Dubai: Former England striker Teddy Sheringham has predicted that a player such as Cristiano Ronaldo still has a long way to go before establishing himself as one of the modern greats in football.
Speaking on the 11th episode of online seminar 'The Player, The Coach, The Person’ hosted by It's Just Football's Chris Brown, the 54-year-old Sheringham insisted that Ronaldo is just about peaking in his career as a potent striker for both club and country.
“There is every chance that Cristiano Ronaldo will go a long way,” Sheringham replied to a query posed by Gulf News during the online seminar.
“At the moment, he’s playing at a top level and producing a ridiculous number of goals and setting the standard for our sport,” the former Tottenham and Manchester United striker added.
Capped 51 times for England, Sheringham stood out for his longevity as much as for his lethal presence in front of goal. He is currently the 11th-highest goalscorer in the history of the English Premier League with 146 goals to his name.
He also holds the record for being the oldest outfield player to appear in an EPL match (at 40 years and 272 days) and the oldest player to score in a Premier League match (40 years, 268 days).
“There is always the odd player who can do it. I was fortunate because I didn’t have any major injuries that kept me away during my playing career. Unlike an experienced player like Alan [Shearer], who had to struggle at times with injuries,” Sheringham said.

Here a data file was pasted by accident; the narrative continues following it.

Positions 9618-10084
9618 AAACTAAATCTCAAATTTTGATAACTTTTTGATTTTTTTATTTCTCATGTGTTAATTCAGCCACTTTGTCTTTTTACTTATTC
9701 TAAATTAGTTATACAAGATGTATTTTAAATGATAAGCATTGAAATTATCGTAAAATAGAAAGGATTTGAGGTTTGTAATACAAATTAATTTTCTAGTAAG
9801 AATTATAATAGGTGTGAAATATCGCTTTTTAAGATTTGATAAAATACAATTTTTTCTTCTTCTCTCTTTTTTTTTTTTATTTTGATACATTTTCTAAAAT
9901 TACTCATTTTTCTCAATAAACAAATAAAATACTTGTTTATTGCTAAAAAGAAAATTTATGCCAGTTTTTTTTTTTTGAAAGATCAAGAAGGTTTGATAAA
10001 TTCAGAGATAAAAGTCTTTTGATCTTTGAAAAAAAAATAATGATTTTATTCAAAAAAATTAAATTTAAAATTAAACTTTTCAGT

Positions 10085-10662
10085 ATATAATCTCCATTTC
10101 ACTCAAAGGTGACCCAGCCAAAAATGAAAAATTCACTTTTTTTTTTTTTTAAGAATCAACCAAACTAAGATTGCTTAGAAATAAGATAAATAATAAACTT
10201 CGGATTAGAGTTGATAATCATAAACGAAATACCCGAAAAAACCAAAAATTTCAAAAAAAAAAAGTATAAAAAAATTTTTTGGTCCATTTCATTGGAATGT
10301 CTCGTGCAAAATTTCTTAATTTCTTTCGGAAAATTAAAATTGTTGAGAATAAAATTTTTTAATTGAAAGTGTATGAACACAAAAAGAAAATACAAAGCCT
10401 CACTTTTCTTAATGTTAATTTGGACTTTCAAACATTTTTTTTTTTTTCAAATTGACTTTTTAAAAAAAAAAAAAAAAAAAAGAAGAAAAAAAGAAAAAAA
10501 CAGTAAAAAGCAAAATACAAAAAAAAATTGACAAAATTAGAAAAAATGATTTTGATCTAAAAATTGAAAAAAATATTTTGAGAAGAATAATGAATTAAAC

“The older you get, the tougher it is to compete against lads who are 10 or 15 years younger to you on the field. Of course, there are always going to be the freaks like Ryan [Giggs] or Ronaldo who pay a lot of attention to everything they do, both on and off the field.”
Sheringham retired from competitive football at the end of the 2007-08 season with Colchester United, at the age of 42. He has since gone on to manage League Two club Stevenage and Atletico Kolkata in the Indian Super League (ISL).
Though coached by some of the great managers of our times, Sheringham holds Terry Venables as one of the best bosses he has worked under, while also rating Manchester City’s current coach Pep Guardiola quite highly.
“Working with Terry was like the icing on the cake for me. He always had a way to find different ways in tackling a particular opponent. He was simple in his communications with his players. He gave us various options on how to deal with the opposite team, and he left us to change and adapt to any of his ‘ways’ during the course of the match,” Sheringham said.
“Football is so much like a game of chess really. It is all about movement, and Terry had a way of conveying all this and more to all 11 of us on the pitch without confusing any of us.”
After his career as a player, Sheringham got into management and his first appointment in May 2014 was as an attacking coach with his childhood club West Ham United. A year later, he was given his first managerial role while taking charge of League Two side, Stevenage replacing Graham Westley. But less than a year later, he was sacked with the club picking up just three points from their previous eight matches.
“Now is the time to make other people understand how the game is to be played. I need to do what Terry [Venables] did, and what Pep Guardiola is doing right now with Manchester City,” Sheringham said.
“I believe that if I want something to be done right, then I’ve got to do it myself instead of entrusting some other member of the coaching staff to do it for me. To me, Pep is the best example we can have as a coach who literally is hands-on in his job. That’s his passion and he spends every moment in it.”